I love this man and I am not afraid to say it. Really, I'd do anything he'd ask me to. No. I take that back. I actually do anything he asks of me. I don't improvise, I believe in what he says and follow it to the T.
Because he is awesome. Yes, you read that right - Awe-frikkin-some. And you know why? Cause he is one of most brilliant but underrated chefs in the world.
Yotam Ottolenghi doesn't just create recipes, he creates magic. He can turn the humble eggplant into a velvety salad, cauliflowers into saffron-scented yumminess and beans into burgers with just moving a couple of ingredients around.
He's the man who has converted my meat-eating, vegetable-not-so-much-liking husband into a happy vegetable eater. He's the one who has changed his opinion about aubergines. He's the one who has inspired the best chocolate cake that I ever knew existed.
All this considering, he's quite the carnivore and was at his wit's end when The Guardian asked him to do a column on vegetarian recipes. But the way he has treated vegetables - with so much respect and appreciation and love - that this sensational cookbook is as exciting to read as it is to cook from.
And just look at the pictures!
So fresh! So alive that you want to eat it. Such beautiful pictures, that will inspire you into creating some of the best meals. At least it did that for me.
You see that eggplant on top - that's one of my favourite recipes ever. It's a luscious boat of grilled eggplants which has been spiked with thyme and filled with a tangy garlicky buttermilk and topped with sweet pomegranate pearls. They taste absolutely wonderful and make such a pretty picture too.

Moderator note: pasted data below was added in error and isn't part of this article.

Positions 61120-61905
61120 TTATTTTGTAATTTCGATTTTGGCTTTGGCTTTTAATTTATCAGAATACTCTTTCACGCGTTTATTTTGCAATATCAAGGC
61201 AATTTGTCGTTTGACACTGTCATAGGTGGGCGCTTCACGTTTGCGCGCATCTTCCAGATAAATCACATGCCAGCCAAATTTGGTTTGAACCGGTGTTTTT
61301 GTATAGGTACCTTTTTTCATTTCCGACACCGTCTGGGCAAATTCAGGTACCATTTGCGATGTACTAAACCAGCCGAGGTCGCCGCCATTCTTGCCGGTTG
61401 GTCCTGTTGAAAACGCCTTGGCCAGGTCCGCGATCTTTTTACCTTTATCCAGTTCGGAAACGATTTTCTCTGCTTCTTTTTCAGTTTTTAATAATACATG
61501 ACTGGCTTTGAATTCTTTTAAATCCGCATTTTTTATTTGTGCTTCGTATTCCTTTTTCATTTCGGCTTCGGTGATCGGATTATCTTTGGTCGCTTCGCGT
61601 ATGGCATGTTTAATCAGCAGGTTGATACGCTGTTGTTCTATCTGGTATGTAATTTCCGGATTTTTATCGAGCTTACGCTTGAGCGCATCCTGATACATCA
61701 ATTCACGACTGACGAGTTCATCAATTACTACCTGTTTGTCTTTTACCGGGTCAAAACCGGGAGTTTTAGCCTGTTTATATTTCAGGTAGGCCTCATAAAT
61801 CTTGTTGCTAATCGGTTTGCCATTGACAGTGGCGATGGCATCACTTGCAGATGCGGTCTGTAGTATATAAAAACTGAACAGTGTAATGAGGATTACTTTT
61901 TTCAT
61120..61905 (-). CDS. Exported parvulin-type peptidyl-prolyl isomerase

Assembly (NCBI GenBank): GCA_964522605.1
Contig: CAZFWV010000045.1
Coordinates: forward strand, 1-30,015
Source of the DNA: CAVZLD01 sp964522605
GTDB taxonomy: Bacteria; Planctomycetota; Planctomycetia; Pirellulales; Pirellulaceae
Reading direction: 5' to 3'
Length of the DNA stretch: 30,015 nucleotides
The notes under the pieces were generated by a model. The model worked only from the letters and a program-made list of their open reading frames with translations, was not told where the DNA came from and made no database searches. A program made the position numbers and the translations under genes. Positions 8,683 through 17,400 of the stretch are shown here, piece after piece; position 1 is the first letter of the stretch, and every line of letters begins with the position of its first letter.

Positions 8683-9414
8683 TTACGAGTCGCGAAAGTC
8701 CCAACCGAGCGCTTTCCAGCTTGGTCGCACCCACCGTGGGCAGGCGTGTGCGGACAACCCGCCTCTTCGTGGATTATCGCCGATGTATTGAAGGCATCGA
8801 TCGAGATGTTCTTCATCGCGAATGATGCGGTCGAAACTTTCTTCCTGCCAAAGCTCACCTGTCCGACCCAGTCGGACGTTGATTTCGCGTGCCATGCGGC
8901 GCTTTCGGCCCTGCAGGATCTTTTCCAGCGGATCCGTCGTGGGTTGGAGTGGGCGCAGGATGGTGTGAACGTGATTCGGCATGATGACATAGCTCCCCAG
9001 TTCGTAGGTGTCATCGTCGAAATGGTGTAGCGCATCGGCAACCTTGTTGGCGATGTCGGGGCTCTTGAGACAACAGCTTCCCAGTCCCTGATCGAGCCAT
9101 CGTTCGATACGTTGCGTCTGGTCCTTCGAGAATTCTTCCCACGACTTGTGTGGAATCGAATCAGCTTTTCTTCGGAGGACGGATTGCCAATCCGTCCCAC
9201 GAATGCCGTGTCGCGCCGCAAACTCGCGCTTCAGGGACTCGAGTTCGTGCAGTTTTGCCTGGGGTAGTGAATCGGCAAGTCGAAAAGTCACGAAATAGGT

Then there's the mushroom and herb polenta. I'd never made polenta at home until this recipe and even then I couldn't stop licking my spoon.
Another one of my favourite recipe is the Meditteranean tart - a tart so chock full of vegetables including pumpkin, zucchini and eggplant, that you'd be surprised how sublime it actually is.
Or just look at that recipe above- it's roasted parsnips with sweet potatoes and onions in a caper vinaigrette. Ottolenghi asks you to treat this recipe as the blueprint of an infinite number of roast vegetables. I am not even going to describe how this tastes like because truly there are no words.
The thing is, this is a book for every man. The recipes are overly cheffy. The ingredients are simple. In fact most people who like cooking will have at least 90 per cent of the ingredients in their pantry. The book itself is divided into chapters that are easy to work around. And it offers a whole range of skill-sets, bordering mostly on easy. No super easy.
Since Ottolenghi is Israeli - most of his recipes are also inspired from that part of the country. He's used cereals, pulses, polenta and fruit and cheese to create amazing recipes. Have I eulogized him enough, or do I have to go on for you to buy this book already!
Available in India, US and UK